Scott: Again, it's a similar thing. Inevitably, small dramas have a tough time now and the financiers and potential financiers are always wanting you to cast Richard Gere or George Clooney, know what I mean? You always have the battles over casting stars, and that I found really frustrating, and luckily, the financiers we ended up with didn't see it that way. They really trusted my judgment in casting, 'cause to me, those characters had to feel real and authentic and if you started casting... I don't want to mention other names, but there are some fantastic, very fine actors out there who aren't necessarily "People Magazine" famous, and Jim (Gandolfini) to me... what blew me away was that Jim wasn't considered to be a major catch.
CS: And he is actually.
Scott: And he's an incredible actor, and Melissa had just done "Frozen River" so that really helped, and Kristen wasn't known for "Twilight" then. That hadn't happened yet. She had just finished shooting before she came onto our film, so we didn't know that "Twilight" was going to be this major success, so Kristen was, at that time, not a big star, so it was an interesting but very frustrating process to get the film financed but we ended up with the right people who believed totally in what we were doing, and we were all making the same film.
CS: Did one of the three actors get attached earlier than the others?
Scott: Jim and Kristen got attached pretty early, and Jim was 18 months before we started production.
CS: I want to ask about working with the three actors, because one of the things I really liked about the movie is that it is just three characters with a few people floating in and out, but it's really focused on those three. Did all three actors want to develop the characters on their own, did you have to work with each one individually, did you do a lot of rehearsal?
Scott: They all three have a different process, and Jim's preparation is really script-oriented. He's very focused on script and he's really good at it, and he had very strong ideas about the emotional logic of his character's journey. He also comes from a tradition of method acting, and he's rigorous about it, and I'd not really worked with that before, and so, I kind of just had to allow him to do it. His method is his method, so when he comes on set, and he and Melissa have an eminent respect for one another. Melissa is a very thorough actor who prepares in a different way, and she's really into detail of her character, of her physicalities and her behavior. So you have these two amazing actors - let them do their thing! So they'd come on set and we'd rehearse on set. Rather than rehearse before the shoot, we actually just sat down and talked a lot and discussed a lot. They were a bit resistant to rehearsing scenes because I think that a lot of actors find on movies that they can over-rehearse. And Kristen is just complete instinct, everything is instinct. I kept her away from the others, because that was the nature of the relationship, and she kind of met strippers and hung out with some strippers that I introduced her to and kind of got a sense of their world, and it was her first time being independent from her parents on a movie, so she was alone. I think that was quite a big thing for her. She's a young lady, just turned 18 at the time, so she was pretty vulnerable.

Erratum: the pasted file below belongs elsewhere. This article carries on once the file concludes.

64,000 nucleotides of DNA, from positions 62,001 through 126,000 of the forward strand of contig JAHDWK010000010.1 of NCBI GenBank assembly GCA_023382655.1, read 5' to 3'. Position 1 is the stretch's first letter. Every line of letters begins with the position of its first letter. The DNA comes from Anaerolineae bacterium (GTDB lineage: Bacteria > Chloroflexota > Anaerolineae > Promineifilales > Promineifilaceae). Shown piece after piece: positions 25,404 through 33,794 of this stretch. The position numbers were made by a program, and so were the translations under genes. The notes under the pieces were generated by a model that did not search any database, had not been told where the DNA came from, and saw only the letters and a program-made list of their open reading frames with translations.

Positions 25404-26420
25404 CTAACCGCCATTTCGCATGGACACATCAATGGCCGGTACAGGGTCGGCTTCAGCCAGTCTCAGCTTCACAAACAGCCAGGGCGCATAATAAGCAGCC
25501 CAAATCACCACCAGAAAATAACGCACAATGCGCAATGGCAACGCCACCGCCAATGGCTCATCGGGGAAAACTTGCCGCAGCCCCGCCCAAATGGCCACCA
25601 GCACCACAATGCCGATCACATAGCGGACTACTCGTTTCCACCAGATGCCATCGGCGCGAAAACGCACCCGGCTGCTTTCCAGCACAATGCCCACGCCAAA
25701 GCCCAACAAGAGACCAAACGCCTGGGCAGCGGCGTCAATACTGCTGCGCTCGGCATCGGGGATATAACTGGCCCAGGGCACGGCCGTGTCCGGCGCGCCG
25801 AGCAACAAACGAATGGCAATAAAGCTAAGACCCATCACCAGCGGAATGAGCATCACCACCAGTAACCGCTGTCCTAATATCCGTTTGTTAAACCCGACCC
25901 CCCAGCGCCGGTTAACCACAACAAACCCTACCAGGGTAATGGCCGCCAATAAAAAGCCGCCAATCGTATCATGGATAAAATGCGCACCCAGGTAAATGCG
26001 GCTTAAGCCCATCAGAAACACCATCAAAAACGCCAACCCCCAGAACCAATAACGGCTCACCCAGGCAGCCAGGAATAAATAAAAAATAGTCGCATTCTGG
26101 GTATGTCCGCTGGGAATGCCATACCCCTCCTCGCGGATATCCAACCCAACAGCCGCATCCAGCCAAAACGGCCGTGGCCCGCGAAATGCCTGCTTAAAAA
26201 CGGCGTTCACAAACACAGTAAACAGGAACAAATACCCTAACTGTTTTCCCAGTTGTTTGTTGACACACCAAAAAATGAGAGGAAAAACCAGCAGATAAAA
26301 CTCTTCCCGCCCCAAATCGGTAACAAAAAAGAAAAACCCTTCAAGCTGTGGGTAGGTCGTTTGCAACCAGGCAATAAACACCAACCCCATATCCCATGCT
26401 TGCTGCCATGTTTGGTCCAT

So you're dealing with three very distinct types of actor. I'm not that experienced with actors and I just learned to trust them and learned from them and found it not easy but it was the best part of making the film was actually working with them. I looked forward to it. Actors, they have a reputation sometimes of being quite difficult.
CS: How did you deal with Kristen on shooting some of the racier scenes and how to prepare for those?
Scott: Very sensitively. You know, you've got this person who is young, who is having to expose herself, more emotionally than physically, but pretty physically as well, and she had to relate to Jim in this, to Doug Riley, and I think we had to be protective. Jim was really good at that, and that was partly their relationship, the characters Doug and Mallory, that's kind of what their relationship was. He was protective, he's not exploiting her, so it made my life easier in terms of watching out for Kristen, but you did feel like you had to... The irony is that Kristen was fine with dealing with it, she's very courageous. Really put herself and threw herself (into it). There were times where she'd do a take and you'd go, "My God." She'd just blow me away at how far she was willing to push it, and she's always trying something new, it was interesting, really interesting.
Read the full interview at ComingSoon.Net